It's easy to forget once you're out of high school just how traumatizing and high stakes the entire experience felt. Looking back now at those "golden years," you feel pretty dumb getting so incensed over petty fights, classroom squabbles, or struggling to establish some type of popularity and worrying about what college you'll get into.
And even though I went to a private Islamic school where fraternization with the opposite sex was strictly forbidden, I know how big of a deal prom is.
There's no shortage of sweet prom stories on the internet, either. Like that one kid who went to his with Kylie Jenner because he was such a huge fan and ran one of the biggest social media pages dedicated to the public figure/reality TV star/cosmetics mogul. And then there's always those heartwarming tales of the most popular person in school taking someone to the prom that wouldn't have a "chance" with them otherwise.
Which is precisely what's at the heart of the dilemma regarding this particular Redditor's conundrum. There's no easy way to write this story without coming off an insensitive or a little bit "problematic", or to make you feel anything other than awkward, but here goes.
On Reddit's AITA sub, a high school senior tells of a bit of a pickle he was put in. During his AP chemistry class, a fellow student who has cerebral palsy walked up to him holding a bouquet of flowers.
Other classmates were holding up posters and when the young man read what was written on them, his heart sank. The girl had approached him, asking if he'd take her to prom. He was completely caught off guard with the promposal, and, several other students were recording the entire exchange. Looking at his classmate's earnest expression, and feeling like he was put in a situation where he'd be a complete monster if he said no, he told her that he would take her.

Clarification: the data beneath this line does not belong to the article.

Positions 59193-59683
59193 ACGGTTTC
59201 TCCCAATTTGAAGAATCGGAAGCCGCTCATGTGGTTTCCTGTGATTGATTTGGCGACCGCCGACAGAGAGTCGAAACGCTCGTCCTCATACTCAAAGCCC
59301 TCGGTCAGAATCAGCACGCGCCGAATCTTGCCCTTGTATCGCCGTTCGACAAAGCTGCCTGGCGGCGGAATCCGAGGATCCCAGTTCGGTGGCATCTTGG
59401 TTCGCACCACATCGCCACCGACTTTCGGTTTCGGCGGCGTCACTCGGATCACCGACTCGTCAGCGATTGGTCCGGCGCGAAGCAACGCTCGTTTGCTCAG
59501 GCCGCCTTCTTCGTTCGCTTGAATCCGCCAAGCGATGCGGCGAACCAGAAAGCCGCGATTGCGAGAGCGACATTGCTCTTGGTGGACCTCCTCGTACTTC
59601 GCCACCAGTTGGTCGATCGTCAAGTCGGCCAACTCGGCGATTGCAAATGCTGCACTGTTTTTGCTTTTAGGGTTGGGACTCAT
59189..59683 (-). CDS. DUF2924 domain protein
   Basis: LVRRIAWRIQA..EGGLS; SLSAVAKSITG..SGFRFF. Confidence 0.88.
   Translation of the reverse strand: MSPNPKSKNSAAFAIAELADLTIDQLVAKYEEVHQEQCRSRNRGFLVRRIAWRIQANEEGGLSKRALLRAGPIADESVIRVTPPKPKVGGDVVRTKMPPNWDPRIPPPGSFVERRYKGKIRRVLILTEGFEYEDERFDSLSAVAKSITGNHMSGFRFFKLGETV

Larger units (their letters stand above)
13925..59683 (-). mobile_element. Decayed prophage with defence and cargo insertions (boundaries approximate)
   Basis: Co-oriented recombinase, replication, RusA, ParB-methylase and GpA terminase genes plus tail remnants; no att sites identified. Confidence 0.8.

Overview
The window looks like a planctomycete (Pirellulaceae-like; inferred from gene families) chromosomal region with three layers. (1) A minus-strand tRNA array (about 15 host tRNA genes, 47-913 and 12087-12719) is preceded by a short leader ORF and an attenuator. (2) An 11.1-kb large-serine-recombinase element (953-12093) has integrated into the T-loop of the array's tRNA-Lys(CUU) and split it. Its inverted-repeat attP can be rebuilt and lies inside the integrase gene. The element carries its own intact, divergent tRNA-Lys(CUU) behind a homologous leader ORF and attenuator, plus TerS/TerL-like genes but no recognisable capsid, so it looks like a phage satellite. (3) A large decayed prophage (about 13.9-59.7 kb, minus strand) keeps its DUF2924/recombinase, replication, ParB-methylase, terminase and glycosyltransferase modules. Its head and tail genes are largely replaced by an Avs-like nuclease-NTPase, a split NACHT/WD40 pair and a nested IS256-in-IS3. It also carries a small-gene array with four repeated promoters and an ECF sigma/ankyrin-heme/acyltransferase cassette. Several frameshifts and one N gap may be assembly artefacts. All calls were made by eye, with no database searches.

It was a storybook moment. Everyone cheered, but the young man felt like he was being bullied into taking someone to the prom that he really didn't want to. He actually liked someone else whom he had developed feelings for over the past few months, and confirmed through mutual friends that she liked him back. It was her that he wanted to take to prom, not his fellow classmate that he's drifted apart from for months.
The trouble is, when he went to break the news to the girl that ambushed him with the promposal, she understandably did not take it well, and he feels absolutely terrible for having to rescind his acceptance of prom offer and says he was immediately judged for doing so.
So he wanted to ask fellow Redditors if he was in the wrong for doing so. And it was difficult for anyone to say he was at fault, even the mother of someone with a disability said his conscience should be clear.
The biggest reason why the majority of people felt that he wasn't an a-hole in any way, shape, or form is because of the way the promposal was sprung on him, and the guilt he had in having to rescind the offer. Plus his heart belonged to someone else and he intended on going with that other person. Never mind the fact that it's his senior prom, which is a big, big deal.
Others felt like the group surrounding the young woman who "ambushed" him with the promposal were certainly very dense and guilty of trying to create a "feel good" social media moment for themselves, never once considering the emotions of the young man and the girl they thought they were helping.
What do you think? Should he have told the other girl he liked the situation and that he really wanted to go to prom with her, but had to go with this other girl because he gave his word? Or was it crappy for people to put him in that situation to begin with?